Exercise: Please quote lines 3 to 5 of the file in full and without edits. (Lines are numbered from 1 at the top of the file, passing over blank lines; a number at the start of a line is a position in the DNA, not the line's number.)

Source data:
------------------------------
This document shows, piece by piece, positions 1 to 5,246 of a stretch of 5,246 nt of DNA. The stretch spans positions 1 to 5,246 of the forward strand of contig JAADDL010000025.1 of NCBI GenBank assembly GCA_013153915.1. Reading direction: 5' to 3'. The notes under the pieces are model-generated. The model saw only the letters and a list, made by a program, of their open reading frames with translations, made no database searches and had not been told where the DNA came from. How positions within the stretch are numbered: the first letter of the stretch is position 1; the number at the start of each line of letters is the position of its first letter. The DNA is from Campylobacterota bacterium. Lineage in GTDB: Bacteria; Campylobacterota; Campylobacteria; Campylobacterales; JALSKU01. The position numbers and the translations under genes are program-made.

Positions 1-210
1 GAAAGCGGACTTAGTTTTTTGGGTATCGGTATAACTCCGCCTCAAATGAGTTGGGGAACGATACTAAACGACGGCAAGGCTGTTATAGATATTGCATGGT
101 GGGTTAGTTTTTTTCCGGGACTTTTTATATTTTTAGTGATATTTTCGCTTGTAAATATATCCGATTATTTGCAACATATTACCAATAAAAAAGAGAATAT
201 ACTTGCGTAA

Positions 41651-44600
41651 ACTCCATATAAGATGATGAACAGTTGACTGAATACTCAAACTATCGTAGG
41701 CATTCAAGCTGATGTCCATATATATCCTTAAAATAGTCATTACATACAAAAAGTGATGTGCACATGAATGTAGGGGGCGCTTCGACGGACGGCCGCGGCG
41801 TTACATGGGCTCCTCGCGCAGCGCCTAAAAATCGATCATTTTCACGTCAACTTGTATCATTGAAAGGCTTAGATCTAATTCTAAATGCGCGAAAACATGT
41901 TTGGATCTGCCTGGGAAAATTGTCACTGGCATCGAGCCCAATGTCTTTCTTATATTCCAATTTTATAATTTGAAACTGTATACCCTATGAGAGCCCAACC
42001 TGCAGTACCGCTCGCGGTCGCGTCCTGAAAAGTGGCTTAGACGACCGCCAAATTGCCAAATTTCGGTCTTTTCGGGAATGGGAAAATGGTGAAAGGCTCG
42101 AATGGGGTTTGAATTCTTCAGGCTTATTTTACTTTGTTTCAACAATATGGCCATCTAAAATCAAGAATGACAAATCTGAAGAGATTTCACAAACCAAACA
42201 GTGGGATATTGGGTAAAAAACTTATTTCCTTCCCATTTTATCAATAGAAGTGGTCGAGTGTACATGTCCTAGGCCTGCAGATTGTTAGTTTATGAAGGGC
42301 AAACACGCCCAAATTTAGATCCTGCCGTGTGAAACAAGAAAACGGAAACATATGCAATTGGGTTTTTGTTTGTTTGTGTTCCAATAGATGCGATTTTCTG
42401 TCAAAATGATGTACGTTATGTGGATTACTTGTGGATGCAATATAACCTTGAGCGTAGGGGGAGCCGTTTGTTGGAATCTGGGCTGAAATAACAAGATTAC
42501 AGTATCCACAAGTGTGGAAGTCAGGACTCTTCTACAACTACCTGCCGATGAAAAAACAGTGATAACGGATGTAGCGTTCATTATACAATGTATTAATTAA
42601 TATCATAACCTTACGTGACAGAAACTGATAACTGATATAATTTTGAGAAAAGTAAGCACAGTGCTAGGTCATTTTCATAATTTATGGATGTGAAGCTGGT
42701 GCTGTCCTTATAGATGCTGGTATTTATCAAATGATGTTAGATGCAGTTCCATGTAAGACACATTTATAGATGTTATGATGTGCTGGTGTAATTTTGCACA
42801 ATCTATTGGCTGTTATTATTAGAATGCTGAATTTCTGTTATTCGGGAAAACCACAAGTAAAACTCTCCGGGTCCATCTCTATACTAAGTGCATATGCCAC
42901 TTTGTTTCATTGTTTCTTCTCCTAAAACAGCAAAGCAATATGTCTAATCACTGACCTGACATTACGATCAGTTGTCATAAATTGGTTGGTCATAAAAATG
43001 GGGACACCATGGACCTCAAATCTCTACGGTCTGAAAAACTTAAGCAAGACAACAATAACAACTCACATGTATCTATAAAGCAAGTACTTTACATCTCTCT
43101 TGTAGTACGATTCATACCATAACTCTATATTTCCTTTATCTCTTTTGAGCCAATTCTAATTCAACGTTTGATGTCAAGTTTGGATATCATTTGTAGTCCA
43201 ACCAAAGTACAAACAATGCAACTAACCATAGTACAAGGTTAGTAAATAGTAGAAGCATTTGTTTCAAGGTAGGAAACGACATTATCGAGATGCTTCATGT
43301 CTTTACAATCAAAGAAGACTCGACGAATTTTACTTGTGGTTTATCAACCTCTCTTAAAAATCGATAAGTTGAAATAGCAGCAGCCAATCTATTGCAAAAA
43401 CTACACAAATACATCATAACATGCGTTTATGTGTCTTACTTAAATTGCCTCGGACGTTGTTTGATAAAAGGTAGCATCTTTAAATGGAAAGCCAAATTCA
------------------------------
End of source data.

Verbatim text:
1 GAAAGCGGACTTAGTTTTTTGGGTATCGGTATAACTCCGCCTCAAATGAGTTGGGGAACGATACTAAACGACGGCAAGGCTGTTATAGATATTGCATGGT
101 GGGTTAGTTTTTTTCCGGGACTTTTTATATTTTTAGTGATATTTTCGCTTGTAAATATATCCGATTATTTGCAACATATTACCAATAAAAAAGAGAATAT
201 ACTTGCGTAA